Should You Take a Forex Trading Course?
Experienced forex investors tend to generate relatively consistent profits – for example, studies have shown that most years the average professional forex trader creates about a 10% return on their capital. However, the situation is very different for those who are just starting to get into the forex market. Many new traders end up with large losses because they try to see what works without getting expert advice. This even applies to investors who have been successful in equity markets – the dynamics of the forex market are very different to other markets, since speculation plays a much larger role.
Rather than just jumping into the forex market, it is much wiser for forex traders to take a trading course. In general, there are two main types of courses available. Online courses are similar to other distance learning courses, with presentations, eBooks and trading simulations delivered over the Internet. This type of course is well suited for beginners, and typically costs a few hundred dollars. On the other hand, individual training is a better choice for traders who already have basic forex experience. This can cost up to $10,000, but the student typically is mentored by an experienced and successful trader, who teaches them by trading in a live environment.
When selecting a forex training course – online or individual – it is important to choose one that delivers value. A quick search for courses on Google will turn up literally hundreds of thousands of results, many of which are or very poor quality. Those that promise huge returns in a very short period of time are the worst offenders – these are almost inevitably scams. The best way of choosing a good course is by its reputation, and there is no better way of judging this than asking a number of other traders for their opinions.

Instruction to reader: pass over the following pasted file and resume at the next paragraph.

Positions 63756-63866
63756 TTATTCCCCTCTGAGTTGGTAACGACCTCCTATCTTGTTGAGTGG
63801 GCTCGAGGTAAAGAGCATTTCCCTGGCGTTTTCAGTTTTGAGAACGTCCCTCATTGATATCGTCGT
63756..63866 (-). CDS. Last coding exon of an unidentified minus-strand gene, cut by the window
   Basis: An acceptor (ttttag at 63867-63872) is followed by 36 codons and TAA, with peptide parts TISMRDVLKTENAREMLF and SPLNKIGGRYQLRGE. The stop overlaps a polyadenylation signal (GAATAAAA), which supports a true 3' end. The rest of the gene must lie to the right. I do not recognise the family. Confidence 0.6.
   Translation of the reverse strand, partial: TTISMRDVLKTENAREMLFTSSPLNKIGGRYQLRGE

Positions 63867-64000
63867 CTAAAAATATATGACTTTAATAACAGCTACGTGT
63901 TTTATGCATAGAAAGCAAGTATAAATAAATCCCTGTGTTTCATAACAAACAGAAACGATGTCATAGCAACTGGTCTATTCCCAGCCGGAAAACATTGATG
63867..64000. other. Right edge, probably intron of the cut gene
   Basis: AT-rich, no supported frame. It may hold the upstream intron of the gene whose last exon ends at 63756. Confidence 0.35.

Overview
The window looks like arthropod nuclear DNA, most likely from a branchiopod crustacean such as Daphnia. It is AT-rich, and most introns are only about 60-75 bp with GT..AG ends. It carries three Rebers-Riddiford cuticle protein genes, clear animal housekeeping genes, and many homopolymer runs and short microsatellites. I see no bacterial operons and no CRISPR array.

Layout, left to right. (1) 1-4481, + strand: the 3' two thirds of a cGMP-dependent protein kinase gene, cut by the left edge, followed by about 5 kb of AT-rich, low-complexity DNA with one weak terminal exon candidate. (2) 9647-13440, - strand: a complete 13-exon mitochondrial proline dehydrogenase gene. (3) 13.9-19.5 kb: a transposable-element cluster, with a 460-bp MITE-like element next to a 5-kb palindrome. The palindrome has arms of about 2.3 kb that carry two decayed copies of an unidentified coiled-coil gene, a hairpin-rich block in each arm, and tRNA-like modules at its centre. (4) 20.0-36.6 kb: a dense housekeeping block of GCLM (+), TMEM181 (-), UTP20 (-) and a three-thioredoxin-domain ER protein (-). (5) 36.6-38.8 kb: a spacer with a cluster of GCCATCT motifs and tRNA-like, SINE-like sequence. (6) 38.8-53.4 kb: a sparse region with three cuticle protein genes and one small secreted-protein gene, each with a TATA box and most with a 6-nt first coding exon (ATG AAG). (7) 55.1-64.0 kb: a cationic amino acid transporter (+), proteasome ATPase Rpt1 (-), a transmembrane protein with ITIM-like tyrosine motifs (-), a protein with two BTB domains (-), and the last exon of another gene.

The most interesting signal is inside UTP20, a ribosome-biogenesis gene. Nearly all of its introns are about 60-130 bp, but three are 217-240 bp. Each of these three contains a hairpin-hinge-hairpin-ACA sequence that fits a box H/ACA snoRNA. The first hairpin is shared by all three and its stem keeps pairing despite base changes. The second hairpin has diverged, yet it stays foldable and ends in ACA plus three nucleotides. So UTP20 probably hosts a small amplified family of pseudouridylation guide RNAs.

Another thing to check is whether or not a trading course is recognized. Regulatory bodies such as the SEC approve some courses, while other courses are certified by industry bodies such as the National Futures Association. In the United States, other reputable certification organizations include the Chicago Board of Trade and the Financial Industry Regulatory Authority. However, courses outside of the United States may be certified by the financial regulatory body of the country where the course is offered or by other regional financial associations.
If a trader does not have the time or money to commit to a trading course, then there are other ways to learn, including books on forex trading and articles on the web. This approach is best for those who have proven skills in self-teaching. Doing this can be challenging, since locating good information and filtering out bad advice takes some time. However, for an investor with a limited budget, it is an option to consider and is certainly far preferable to trading without training.
A Guest Post by FXTM
In this day and age. The best teacher comes with transparency. Alot of online recording software that tracks your trade like myfxbook is a classic example. Less common is profit ly. Timothy Sykes uses it.
If your mentor charges more than $1k and has a trading capital of less than $10k shouldn’t you be asking why? Why no track record. Why no past history? Why I don’t understand? Why are you not trading for a living?
Ask. Ask ask. Don’t be blinded by complicated instructions. Simple is great. Simple slice issues easily.